30 Jan Ray is a 28-year-old married man. He and his wife, Tonya, moved from an urban center to a rural town in southern Georgia because the corporate staff of the restaurant
CASE STUDY 17.1: CHALLENGES WITH ACCESS TO HEALTH SERVICES IN RURAL AMERICA
Ray is a 28-year-old married man. He and his wife, Tonya, moved from an urban center to a rural town in southern Georgia because the corporate staff of the restaurant that Ray manages promoted him. He was asked to open a new restaurant in a smaller community, about 100 miles east of the city, without access to comprehensive healthcare facilities. Tonya is pregnant and now travels 50 miles to the nearest obstetrician for prenatal care visits. Her pregnancy is considered high-risk due to a history of high blood pressure controlled by a special diet, exercise, medications, and a sleep plan. Ray is very supportive of her prescribed routine, and Tonya is following the health plan. Unfortunately, just 3 months after their move, the COVID-19 pandemic forced all restaurants in the area to close, leaving Ray unemployed. With tight finances and numerous obligations, the couple worries about keeping their health insurance, purchasing medications and the food items needed for Tonya’s diet, and paying for gas and car repairs required for travel to healthcare facilities for prenatal care. They must also pay for the new home that they purchased in their recently acquired community. Ray is overwhelmed with worry and has begun to complain about feelings of anxiety, difficulty sleeping, and brief bouts of depression. He says that his highest priority is the overall health of his wife and unborn child. In just a few days, their life, once stable and relatively well planned, became a “nightmare” for both of them. Ray goes on to say that because they’re a new family in the community, finding assistance will be complex, and they will have to “start from scratch” when it comes to seeking aid for healthcare, housing, and social support. Ray has begun to search for employment, which has not yet produced any positive outcomes. He admits that frightening thoughts enter his head, but will not comment further.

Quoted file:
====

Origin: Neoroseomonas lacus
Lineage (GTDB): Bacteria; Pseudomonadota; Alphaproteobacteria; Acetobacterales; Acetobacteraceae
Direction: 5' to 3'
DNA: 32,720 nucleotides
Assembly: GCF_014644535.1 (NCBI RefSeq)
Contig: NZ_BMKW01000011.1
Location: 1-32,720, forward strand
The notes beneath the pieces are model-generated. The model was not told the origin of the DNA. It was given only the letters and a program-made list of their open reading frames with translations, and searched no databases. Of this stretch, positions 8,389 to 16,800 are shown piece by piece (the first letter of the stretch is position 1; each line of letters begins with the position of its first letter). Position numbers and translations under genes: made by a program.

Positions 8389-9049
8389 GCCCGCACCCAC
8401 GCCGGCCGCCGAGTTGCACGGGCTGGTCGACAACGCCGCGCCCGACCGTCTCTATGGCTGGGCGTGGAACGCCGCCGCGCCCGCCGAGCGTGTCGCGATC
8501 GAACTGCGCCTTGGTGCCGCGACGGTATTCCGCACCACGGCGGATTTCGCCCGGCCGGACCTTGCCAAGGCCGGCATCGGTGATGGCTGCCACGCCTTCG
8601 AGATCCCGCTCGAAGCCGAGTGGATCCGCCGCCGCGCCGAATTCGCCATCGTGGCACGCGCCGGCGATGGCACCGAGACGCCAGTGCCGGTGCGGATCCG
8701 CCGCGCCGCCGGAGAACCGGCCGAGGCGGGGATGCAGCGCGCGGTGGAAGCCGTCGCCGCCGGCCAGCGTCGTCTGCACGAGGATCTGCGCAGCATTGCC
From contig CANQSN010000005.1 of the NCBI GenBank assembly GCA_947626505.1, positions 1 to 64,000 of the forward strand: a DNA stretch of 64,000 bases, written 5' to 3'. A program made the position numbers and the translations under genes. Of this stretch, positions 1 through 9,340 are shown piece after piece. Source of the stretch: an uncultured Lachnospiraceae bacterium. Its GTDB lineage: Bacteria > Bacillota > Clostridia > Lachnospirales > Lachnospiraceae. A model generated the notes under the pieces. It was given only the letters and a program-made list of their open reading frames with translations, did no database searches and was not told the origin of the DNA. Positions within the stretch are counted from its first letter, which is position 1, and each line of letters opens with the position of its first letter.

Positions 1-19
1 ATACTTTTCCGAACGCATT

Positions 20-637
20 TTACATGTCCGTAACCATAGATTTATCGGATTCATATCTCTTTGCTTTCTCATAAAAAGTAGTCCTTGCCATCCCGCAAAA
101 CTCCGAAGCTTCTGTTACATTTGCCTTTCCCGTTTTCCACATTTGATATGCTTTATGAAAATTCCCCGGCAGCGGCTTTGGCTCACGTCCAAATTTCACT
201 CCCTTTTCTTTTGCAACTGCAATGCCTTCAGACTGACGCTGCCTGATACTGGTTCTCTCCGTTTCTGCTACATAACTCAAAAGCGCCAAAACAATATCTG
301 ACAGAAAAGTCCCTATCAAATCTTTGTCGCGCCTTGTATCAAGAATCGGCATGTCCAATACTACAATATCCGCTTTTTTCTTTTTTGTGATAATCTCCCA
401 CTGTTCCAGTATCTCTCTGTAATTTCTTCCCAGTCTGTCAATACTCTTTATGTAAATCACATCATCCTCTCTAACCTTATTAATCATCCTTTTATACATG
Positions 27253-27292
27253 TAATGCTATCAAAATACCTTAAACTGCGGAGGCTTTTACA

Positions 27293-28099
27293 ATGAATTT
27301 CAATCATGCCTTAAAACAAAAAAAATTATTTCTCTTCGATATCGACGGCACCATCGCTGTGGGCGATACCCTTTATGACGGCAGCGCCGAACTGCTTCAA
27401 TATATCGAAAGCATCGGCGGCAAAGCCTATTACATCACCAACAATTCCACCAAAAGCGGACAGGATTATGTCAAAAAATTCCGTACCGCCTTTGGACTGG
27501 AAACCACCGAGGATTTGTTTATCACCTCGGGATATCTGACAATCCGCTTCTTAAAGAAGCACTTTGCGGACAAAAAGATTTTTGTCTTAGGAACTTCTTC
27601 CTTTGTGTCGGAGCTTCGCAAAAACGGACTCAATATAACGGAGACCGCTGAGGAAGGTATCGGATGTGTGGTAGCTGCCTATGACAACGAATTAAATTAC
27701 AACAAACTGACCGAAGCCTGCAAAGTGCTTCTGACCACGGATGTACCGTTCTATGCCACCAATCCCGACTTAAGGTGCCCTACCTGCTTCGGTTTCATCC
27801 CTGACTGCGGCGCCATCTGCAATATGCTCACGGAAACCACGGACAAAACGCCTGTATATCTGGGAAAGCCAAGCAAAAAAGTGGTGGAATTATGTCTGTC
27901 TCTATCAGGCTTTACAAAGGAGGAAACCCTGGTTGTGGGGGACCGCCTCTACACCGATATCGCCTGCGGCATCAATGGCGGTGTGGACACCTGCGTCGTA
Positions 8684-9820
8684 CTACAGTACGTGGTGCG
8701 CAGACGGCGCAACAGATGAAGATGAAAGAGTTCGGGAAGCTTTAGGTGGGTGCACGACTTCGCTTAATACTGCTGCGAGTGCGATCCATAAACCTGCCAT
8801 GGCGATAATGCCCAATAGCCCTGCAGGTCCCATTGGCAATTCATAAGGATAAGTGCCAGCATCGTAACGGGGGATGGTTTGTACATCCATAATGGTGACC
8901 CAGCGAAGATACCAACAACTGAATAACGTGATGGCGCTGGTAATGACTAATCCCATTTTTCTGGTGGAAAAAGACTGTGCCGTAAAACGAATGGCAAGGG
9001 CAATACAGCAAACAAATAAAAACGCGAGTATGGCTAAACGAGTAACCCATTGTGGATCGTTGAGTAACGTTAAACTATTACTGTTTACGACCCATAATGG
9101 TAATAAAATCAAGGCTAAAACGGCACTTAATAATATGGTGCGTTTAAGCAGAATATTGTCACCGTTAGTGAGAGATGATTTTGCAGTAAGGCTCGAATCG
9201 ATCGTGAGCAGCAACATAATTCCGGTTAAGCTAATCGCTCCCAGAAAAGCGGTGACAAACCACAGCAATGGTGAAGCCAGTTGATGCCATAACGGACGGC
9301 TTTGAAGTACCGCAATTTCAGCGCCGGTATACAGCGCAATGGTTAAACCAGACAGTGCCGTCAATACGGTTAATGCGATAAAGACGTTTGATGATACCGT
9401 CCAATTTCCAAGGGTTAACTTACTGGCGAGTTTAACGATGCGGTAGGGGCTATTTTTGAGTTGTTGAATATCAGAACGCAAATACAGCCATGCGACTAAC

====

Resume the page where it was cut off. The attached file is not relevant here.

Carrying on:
Case Study Questions
1. When you’ve constructed a plan of care for this family and identified priorities based on a family-centered approach, what steps would you take to ensure that Ray and Tanya agree with the program and work with a social worker and other health professionals to address their needs?
2. Are there immediate issues that need attention? What are the long-term problems that should be discussed at this time?
3. Is there a need to discuss with them the COVID-19 virus and its implications for Tonya’s and Ray’s safety as determined by the CDC guidelines?
4. Identify Ray’s and Tonya’s physical, mental/emotional, and social/interpersonal needs and delineate their priorities with documented, evidence-based practices.
5. Would the needs of Tonya’s and Ray’s unborn infant be a component of the comprehensive plan (including its birth delivery at a nearby health facility)? If yes, describe that component. If not, provide a rationale for not including the infant’s health concerns in the plan.
6. Could telehealth be used to support this couple? Could you determine whether there are barriers to the use of telehealth for them? What concerns might emerge?
7. How will the family pay for health services? What about services for the unborn infant?
8. What are your next steps? What community resources and supports would you suggest for this couple? How long do you think they will need assistance before their level of overall stability is restored to its original, pre-crisis state?
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– DUE DATE JANUARY 31, 2024